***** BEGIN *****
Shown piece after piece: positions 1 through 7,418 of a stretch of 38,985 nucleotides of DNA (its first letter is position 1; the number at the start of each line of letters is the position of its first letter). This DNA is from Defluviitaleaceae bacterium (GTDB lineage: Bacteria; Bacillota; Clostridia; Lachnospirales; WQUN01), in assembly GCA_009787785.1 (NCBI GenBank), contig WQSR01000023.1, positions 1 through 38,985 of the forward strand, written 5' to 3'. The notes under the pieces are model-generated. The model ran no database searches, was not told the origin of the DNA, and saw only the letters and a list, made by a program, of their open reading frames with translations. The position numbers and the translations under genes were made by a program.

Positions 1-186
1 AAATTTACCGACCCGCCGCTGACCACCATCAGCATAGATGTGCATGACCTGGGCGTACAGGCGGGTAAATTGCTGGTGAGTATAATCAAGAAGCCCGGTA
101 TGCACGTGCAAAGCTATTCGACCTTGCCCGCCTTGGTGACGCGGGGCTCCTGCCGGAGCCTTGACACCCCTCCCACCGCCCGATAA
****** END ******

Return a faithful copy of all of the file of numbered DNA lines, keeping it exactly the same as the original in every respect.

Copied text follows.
Shown piece after piece: positions 1 through 7,418 of a stretch of 38,985 nucleotides of DNA (its first letter is position 1; the number at the start of each line of letters is the position of its first letter). This DNA is from Defluviitaleaceae bacterium (GTDB lineage: Bacteria; Bacillota; Clostridia; Lachnospirales; WQUN01), in assembly GCA_009787785.1 (NCBI GenBank), contig WQSR01000023.1, positions 1 through 38,985 of the forward strand, written 5' to 3'. The notes under the pieces are model-generated. The model ran no database searches, was not told the origin of the DNA, and saw only the letters and a list, made by a program, of their open reading frames with translations. The position numbers and the translations under genes were made by a program.

Positions 1-186
1 AAATTTACCGACCCGCCGCTGACCACCATCAGCATAGATGTGCATGACCTGGGCGTACAGGCGGGTAAATTGCTGGTGAGTATAATCAAGAAGCCCGGTA
101 TGCACGTGCAAAGCTATTCGACCTTGCCCGCCTTGGTGACGCGGGGCTCCTGCCGGAGCCTTGACACCCCTCCCACCGCCCGATAA